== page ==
It is thus highly likely that cAMP-dependent activation of the CFTR channel significantly contributes to the JCT-induced SVD of Caco-2 cells, which involves facilitated Cl− efflux and accompanying water movement.
Discussion and conclusions
The results of the present study make it apparent that JCT can facilitate Cl− and water secretion via cAMP-dependent activation of the CFTR channel. Several lines of evidence strongly support this view. First, JCT dose-dependently induced Cl− currents showing the hallmark properties of CFTR channels in both a heterologous expression system (HEK293T cells) and a cultured intestinal epithelial cell line (Caco-2 cells). Second, the JCT-induced current in Caco-2 cells was not only suppressed pharmacologically (i.e. by CFTR inhibitor-172) but also effectively eliminated by specific siRNA knockdown of CFTR. Third, the activation of CFTR-mediated Cl− current in Caco-2 cells by JCT was eliminated by the adenylate cyclase inhibitor SQ22536 (but not the PKG inhibitor KT5823), thus likely involving a cAMP-dependent mechanism. Finally, the JCT-induced secretory volume decrease of Caco-2 cells was greatly attenuated by CFTR inhibitor-172, CFTR-specific siRNA and SQ22536 with similar efficacies to inhibit CFTR-mediated Cl− currents. This observation is interpreted as indicating that facilitated Cl− efflux through the CFTR channel by JCT promoted water secretion from Caco-2 cells and caused their volume size reduction.
The possibility that JCT may activate epithelial CFTR was previously suggested by short-circuit current measurements in human bronchial epithelia . However, this was based merely on the inhibitory effect of a relatively specific CFTR inhibitor, CFTR inhibitor-172, at a concentration (20 μM) which non-specifically inhibited other types of Cl− channels [11, 12]. In this regard, the main progress of the present study lies in the unequivocal demonstration that JCT activates CFTR and facilitates subsequent water secretion, as well as clarification of the mechanism for this drug’s actions (i.e. via stimulated cAMP synthesis).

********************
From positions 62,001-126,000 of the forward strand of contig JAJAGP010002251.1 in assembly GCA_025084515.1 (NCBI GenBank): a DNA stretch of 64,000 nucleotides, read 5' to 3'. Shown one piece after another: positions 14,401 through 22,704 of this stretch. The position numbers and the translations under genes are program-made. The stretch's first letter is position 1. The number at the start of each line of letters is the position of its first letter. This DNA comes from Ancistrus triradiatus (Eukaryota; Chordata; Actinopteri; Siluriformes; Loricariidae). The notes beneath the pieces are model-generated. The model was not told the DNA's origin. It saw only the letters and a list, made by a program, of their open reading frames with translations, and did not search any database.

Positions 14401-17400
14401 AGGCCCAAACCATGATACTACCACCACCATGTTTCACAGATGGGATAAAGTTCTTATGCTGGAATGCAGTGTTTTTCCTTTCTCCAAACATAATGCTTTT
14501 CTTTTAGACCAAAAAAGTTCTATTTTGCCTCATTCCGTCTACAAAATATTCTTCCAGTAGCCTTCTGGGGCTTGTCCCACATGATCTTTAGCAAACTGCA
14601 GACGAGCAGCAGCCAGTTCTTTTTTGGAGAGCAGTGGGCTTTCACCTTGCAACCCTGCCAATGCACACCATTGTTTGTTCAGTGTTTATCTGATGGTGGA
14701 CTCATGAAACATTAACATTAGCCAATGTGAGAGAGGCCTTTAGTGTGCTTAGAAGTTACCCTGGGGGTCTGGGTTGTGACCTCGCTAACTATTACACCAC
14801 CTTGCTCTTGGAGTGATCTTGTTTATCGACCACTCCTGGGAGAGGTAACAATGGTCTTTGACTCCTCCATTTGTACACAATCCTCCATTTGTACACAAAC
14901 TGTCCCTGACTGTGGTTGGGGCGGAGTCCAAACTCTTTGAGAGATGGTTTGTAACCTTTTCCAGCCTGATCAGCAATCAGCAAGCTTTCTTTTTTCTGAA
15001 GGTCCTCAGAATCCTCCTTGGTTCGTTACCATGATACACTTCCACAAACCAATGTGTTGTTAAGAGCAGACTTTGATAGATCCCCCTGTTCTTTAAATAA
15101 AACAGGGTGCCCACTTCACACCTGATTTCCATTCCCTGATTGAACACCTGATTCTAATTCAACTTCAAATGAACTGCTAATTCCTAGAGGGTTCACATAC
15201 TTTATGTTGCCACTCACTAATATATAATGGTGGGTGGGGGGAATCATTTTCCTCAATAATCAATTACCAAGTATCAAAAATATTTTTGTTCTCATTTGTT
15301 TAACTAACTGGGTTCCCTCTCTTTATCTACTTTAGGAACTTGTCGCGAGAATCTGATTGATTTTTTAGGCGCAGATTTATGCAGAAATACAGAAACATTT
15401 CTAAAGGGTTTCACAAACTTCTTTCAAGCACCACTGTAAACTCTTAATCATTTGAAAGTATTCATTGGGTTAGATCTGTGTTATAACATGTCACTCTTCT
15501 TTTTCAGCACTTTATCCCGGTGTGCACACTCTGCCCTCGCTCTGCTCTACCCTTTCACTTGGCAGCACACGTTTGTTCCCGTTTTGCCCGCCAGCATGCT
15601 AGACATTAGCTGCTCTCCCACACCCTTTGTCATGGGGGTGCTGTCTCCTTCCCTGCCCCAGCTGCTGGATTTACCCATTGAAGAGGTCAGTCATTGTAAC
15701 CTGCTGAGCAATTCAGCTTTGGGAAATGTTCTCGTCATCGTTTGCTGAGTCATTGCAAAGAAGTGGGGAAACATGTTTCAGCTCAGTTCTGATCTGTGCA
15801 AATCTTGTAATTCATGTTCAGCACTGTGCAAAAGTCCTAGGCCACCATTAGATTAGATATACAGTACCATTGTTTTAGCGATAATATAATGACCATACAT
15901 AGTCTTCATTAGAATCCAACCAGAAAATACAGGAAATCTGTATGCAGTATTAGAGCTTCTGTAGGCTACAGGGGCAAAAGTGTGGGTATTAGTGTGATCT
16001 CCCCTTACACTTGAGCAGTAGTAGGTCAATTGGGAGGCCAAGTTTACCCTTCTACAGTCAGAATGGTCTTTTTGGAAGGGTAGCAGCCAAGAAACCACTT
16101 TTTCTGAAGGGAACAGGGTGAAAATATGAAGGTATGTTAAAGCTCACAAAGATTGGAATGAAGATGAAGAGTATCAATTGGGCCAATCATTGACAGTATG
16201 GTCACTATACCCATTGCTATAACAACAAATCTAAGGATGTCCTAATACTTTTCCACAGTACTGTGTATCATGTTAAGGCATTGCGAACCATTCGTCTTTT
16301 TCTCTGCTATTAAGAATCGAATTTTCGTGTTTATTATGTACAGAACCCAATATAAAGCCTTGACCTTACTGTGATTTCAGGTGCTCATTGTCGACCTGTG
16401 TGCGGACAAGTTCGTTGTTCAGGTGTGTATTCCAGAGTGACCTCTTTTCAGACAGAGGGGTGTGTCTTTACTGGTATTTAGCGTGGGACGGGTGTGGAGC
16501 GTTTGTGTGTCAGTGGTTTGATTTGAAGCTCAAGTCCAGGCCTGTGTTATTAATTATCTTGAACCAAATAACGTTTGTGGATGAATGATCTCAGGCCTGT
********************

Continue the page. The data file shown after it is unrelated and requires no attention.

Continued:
The functional significance of CFTR-mediated Cl− secretion has been implicated in various epithelia, including the proximal small intestine, by the use of CFTR knockout mice. For instance, the ablation of the cftr gene is found to cause intestinal obstruction due to decreased epithelial fluid secretion [17, 18]. Mutations of this gene in human cystic fibrosis patients are also well known to accompany severe secretory defects in various organs such as exocrine glands, airways and the gastrointestinal tract , which frequently culminates in luminal obstruction. Thus, there is little doubt that targeting CFTR, which resides predominantly in the apical surface of epithelia, would be rational and beneficial for alleviating the symptoms associated with defective epithelial secretion such as constipation.
Forskolin is an established adenylate cyclase activator that is made from the root of a plant in the mint family (Coleus forskohlii) and is capable of inducing the maximal activity of CFTR at 10 μM . In our experiments as well, this concentration of forskolin maximally activated the CFTR channel (Fig. 2) as well as markedly increasing the intracellular cAMP level (Fig. 5). Importantly, the estimated efficacy of JCT (at 800 μg/ml) in the present study is comparable to that of forskolin (10 μM) in both activating the recombinant CFTR channel and stimulating cAMP synthesis in Caco-2 cells (Figs. 2 and 5). The potency of JCT to activate CFTR (half-maximal activation occurs at 279 μg/ml) is also similar to that to induce significant cell volume decrease or Cl−/water secretion in an intestinal epithelial cell line Caco-2 (Fig. 6). These pharmacological profiles strongly point to the clinical utility of this Kampo compound for re-hydrating dry contents in the intestine. Indeed, the evidence supportive of these observations has been briefly described: oral administration of JCT (300 or 1000 mg/kg) greatly improves opioid-induced severe constipation in a rat model with increased fecal count and dried fecal weight . A similar CFTR-targeted improvement of constipation has been investigated in detail in a rat model treated with another Kampo medicine, Mashiningan, although in this case stimulation of cGMP-mediated signaling was presumed to be responsible for CFTR activation . However, again, whether CFTR is involved here was not unequivocally proved because of the considerably higher concentration of the drug used to selectively inhibit CFTR (CFTR-inhbitor-172, 20 μM).